Justice Chandrachud, in a separate judgement, said: “Life and death are inseparable. Every moment of our lives, our bodies are involved in a process of continuous change… Life is not disconnected from death. To be is to die. From a philosophical perspective, there is no antithesis between life and death. Both constitute essential elements in the inexorable cycle of existence.”

The court’s verdict came on a plea filed in 2005 by an NGO Common Cause seeking the right to make a living will authorising the withdrawal of life support system in the event of the will-makers reaching an irreversible vegetative state.

Advocate Prashant Bhushan, appearing for the NGO, had said since a patient under coma cannot express his or her wish, the law should allow him or her to put it down in writing in advance that he or she should not be tortured.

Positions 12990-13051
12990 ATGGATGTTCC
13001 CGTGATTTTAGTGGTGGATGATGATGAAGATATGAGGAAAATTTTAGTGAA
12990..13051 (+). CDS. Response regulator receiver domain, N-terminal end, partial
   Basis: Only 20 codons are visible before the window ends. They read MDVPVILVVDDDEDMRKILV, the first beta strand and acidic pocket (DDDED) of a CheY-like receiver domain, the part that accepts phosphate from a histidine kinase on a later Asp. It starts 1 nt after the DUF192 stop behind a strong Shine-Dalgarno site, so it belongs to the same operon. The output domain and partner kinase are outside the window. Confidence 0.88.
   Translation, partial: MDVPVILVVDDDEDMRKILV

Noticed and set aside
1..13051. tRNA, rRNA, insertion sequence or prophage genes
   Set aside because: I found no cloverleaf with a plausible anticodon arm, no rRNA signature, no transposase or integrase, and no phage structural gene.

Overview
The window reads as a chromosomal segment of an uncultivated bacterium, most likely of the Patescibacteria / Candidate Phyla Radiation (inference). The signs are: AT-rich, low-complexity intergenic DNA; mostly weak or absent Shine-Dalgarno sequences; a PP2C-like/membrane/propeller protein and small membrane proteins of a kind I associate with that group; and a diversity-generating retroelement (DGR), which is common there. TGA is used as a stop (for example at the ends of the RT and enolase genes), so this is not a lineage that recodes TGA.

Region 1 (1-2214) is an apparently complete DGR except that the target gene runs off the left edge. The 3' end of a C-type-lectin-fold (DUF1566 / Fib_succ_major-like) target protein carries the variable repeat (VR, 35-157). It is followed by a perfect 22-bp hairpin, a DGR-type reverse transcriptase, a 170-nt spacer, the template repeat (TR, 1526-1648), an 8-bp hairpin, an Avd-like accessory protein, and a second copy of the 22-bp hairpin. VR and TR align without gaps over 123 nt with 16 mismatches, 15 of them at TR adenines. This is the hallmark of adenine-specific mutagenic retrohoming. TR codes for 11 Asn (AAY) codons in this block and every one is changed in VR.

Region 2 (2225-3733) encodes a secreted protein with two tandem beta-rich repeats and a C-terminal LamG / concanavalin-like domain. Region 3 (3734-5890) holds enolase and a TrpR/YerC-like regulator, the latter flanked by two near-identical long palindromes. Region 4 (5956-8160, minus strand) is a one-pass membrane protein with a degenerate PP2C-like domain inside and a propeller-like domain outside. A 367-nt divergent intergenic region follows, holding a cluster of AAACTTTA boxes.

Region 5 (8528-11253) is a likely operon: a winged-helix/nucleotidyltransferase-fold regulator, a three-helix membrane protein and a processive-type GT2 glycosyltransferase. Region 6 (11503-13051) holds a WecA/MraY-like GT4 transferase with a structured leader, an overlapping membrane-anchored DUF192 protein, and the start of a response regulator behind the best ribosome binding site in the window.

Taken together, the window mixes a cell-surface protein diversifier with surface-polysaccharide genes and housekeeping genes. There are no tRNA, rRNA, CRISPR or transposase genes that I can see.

In the absence of a law authorising doctors to do so, they keep incurable patients on life support, he said.
All you need to know about a living will
Here are the court laid down rules relating to the procedure for its execution.

*What is advance medical directive or living will?

It is a medical power of attorney that allows an individual to appoint a trusted person to make health care decisions when the patient is not able to take such decisions. The trusted person is allowed to interpret the patient’s decisions based on their mutual knowledge and understanding. The trusted person can decide on the patient’s behalf how long the medical treatment should continue when the patient in unconscious or in a coma state is not in a position to decide.

*Who is allowed to execute or draw up the will?

According to the Supreme Court rules, it can be executed only by an adult who is of a sound and healthy state of mind and in a position to communicate, relate and comprehend the purpose and consequences of executing the document.

It must be voluntarily executed and should have characteristics of an informed consent given without any undue influence or constraint.